Congress enacted the CDA, in part, to prohibit obscene or indecent material from reaching children on the internet, and also to safeguard internet ingenuity. What was meant as a protectionist measure for the young, impressionable, and inventive, however, evolved into a powerful defense tool used by web applications, like Facebook. Section 230 of the CDA immunizes providers of interactive computer services against liability arising from content created by third parties. To overcome the CDA hurdle, litigants have to demonstrate that Facebook “materially contributes” to the management of content on their platform. Fair Hous. Counsel of San Fernando Valley v. Roommates.com, LLC, 521 F.3d 1157, 1163 (9th Cir. 2008). While many online service providers have successfully used Section 230 in their defense, the protections offered to internet service providers are not absolute.
The CDA contains requirements that restrict the application of Section 230. The language in Section 230 prevents a “provider or user of an interactive computer service” from being “treated as the publisher or speaker of any information” that is exclusively “provided by another content provider.” The U.S Court of Appeals for the Ninth Circuit concluded that publishing amounts to “reviewing, editing, and deciding whether to publish or to withdraw from publication third-party content.” Barnes v. Yahoo!, Inc., 570 F.3d 1096, 1102 (9th Cir. 2009). The idea is that website operators would no longer be liable for deciding to edit or remove offending third-party content.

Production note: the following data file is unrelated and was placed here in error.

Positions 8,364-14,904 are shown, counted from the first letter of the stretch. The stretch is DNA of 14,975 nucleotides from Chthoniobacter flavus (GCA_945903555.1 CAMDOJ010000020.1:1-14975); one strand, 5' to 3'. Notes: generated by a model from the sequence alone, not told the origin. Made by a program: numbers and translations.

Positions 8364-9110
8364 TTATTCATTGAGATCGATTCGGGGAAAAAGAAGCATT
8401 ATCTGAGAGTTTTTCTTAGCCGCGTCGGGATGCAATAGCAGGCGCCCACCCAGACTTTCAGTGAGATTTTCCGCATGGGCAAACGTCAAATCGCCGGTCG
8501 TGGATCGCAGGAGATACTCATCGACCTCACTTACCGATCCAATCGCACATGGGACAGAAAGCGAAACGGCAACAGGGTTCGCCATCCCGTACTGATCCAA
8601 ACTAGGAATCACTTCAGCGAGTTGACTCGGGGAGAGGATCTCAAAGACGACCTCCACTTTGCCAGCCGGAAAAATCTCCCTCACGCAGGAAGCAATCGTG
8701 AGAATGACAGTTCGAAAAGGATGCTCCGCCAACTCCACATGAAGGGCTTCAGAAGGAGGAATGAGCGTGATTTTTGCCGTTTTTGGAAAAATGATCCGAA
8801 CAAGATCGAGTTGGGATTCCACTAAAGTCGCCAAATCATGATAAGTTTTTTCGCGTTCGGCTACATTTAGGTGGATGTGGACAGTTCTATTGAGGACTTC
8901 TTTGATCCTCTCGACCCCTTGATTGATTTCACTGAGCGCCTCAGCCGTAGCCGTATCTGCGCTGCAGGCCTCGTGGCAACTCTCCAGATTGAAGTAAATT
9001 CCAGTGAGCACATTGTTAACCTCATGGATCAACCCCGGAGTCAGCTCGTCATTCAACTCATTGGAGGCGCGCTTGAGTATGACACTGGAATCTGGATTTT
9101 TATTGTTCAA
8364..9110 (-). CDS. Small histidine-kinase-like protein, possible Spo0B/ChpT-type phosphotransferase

Based on this reading, the law immunizes only “certain internet-based actors from certain kinds of lawsuits.” The statute, as discussed in Roommates.com, LLC, 521 F.3d at 1162, provides no protection to online content that was created by a website operator or developed – in whole or in part – by the website operator. Courts have reaffirmed the CDA’s limited scope to protect self-policing service providers that act as “publishers” of third-party content, as opposed to liability against all categories of third-party claims (i.e. violations of civil rights laws at issue in this article). Barnes, 570 F.3d at 1105; Accord Doe v. Internet Brands, Inc., 824 F.3d 846, 852-53 (9th Cir. 2016). These limitations are crucial. If a plaintiff can show that Facebook developed the content on its platform in whole or in part or, content aside, that Facebook produces discriminatory outcomes via mechanisms on its platform developed by Facebook, it may be excluded from Section 230 immunity.